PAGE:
I’m glad you reached out, and I’m happy to help. Regarding SC, the real question is WHY you are getting only 50 percent of the questions correct. I realize that you understand the answer AFTER you read the solution; however, the reason you are not able to correctly answer the questions the first time is likely because there are many weaknesses in your SC skills that must be addressed, right?

There are three aspects to getting correct answers to GMAT Sentence Correction questions: what you know, such as grammar rules, what you see, such as violations of grammar rules and the logic of sentence structure, and what you do, such as carefully considering each answer choice in the context of the non-underlined portion of the sentence. To drive up your Sentence Correction score, you likely will have to work on all three of those aspects. Furthermore, the likely reason that your Sentence Correction performance has not improved is that you have not been working on all three of those aspects.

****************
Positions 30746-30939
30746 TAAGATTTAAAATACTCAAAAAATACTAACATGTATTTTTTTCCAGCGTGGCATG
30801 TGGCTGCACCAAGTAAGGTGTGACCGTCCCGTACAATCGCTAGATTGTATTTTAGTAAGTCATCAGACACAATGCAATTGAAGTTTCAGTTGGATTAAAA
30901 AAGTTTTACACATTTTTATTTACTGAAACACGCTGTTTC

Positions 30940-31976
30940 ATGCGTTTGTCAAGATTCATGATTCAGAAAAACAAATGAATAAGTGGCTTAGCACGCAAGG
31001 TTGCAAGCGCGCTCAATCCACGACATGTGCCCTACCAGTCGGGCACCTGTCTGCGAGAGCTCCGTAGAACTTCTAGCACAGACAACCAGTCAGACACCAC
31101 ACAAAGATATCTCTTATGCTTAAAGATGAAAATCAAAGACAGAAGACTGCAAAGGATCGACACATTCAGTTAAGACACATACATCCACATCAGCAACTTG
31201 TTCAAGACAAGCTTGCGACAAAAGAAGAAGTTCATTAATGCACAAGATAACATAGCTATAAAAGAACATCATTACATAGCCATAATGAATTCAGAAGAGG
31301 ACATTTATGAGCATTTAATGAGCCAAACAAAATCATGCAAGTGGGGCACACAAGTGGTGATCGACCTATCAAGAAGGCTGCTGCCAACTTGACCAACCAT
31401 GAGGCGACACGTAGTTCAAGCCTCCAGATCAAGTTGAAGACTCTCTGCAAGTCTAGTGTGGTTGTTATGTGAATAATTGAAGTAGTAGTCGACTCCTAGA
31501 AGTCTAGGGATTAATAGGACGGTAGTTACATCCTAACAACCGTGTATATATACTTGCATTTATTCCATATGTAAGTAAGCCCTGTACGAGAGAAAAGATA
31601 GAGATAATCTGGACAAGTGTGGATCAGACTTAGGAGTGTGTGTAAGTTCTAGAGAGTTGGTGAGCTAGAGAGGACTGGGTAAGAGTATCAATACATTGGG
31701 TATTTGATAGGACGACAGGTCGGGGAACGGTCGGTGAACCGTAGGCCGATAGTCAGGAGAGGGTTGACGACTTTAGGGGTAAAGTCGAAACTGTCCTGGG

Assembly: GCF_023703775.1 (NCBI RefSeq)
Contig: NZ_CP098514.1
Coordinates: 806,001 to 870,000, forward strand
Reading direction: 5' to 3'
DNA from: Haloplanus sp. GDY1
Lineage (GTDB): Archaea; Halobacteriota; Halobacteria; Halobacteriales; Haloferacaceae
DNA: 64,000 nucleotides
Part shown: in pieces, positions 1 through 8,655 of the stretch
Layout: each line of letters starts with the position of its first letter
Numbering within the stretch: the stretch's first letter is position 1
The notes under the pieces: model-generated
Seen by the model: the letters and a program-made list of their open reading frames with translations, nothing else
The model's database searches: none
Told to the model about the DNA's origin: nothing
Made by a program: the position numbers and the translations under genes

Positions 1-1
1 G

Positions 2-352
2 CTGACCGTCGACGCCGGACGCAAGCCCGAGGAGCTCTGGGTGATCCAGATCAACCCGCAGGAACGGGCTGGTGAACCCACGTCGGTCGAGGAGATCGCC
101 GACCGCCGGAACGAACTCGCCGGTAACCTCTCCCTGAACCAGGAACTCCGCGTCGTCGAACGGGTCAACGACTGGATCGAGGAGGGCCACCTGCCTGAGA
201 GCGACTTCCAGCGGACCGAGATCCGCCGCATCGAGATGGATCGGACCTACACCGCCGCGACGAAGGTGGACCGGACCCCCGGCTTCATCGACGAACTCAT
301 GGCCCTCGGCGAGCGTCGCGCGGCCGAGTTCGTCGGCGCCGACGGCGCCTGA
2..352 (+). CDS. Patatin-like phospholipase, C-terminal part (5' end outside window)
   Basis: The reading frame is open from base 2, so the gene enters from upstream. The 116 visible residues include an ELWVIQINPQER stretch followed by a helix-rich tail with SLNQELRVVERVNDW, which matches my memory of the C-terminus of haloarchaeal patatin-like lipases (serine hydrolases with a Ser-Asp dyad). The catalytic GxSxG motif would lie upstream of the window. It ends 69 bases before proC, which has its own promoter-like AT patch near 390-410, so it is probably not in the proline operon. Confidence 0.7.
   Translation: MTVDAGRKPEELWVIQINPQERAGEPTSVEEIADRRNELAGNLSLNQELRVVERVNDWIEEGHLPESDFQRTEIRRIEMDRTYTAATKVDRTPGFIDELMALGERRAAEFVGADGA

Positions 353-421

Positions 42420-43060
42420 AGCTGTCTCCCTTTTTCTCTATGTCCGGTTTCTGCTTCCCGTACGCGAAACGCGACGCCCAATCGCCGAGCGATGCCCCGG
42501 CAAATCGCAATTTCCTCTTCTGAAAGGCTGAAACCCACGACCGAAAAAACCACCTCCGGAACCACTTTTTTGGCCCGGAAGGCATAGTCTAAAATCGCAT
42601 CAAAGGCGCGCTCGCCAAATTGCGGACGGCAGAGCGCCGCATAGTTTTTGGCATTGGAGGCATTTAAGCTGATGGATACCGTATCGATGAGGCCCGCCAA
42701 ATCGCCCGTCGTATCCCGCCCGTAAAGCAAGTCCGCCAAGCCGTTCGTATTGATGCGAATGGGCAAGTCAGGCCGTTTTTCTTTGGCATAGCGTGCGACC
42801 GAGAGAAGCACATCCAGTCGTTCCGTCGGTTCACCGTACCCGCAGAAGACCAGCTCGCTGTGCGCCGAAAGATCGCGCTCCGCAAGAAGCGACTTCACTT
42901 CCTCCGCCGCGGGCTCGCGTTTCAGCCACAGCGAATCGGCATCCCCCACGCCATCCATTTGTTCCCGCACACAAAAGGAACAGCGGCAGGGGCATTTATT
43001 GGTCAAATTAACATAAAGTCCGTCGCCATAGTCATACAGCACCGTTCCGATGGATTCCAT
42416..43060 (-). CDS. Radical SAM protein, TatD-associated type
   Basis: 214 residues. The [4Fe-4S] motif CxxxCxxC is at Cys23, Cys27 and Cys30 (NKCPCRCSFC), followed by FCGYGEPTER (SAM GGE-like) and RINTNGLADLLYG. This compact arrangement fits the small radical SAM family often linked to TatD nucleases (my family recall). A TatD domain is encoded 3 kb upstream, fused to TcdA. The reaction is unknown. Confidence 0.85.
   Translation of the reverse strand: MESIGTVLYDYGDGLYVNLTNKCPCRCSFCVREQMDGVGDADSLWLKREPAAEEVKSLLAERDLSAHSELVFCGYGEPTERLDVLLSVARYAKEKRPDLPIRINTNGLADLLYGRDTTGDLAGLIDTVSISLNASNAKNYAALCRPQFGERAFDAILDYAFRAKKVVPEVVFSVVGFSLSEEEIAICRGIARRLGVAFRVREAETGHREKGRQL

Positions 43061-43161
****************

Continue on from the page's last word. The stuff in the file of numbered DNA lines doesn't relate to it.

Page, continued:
Regarding what you know, first and foremost, you MUST know your grammar rules. Let's be clear, though: GMAT Sentence Correction is not just a test of knowledge of grammar rules. The reason for learning grammar rules is so that you can determine what sentences convey and whether sentences are well-constructed. In fact, in many cases, incorrect answers to Sentence Correction questions are grammatically flawless. Thus, often your task is to use your knowledge of grammar rules to determine which answer choice creates the most logical sentence meaning and structure.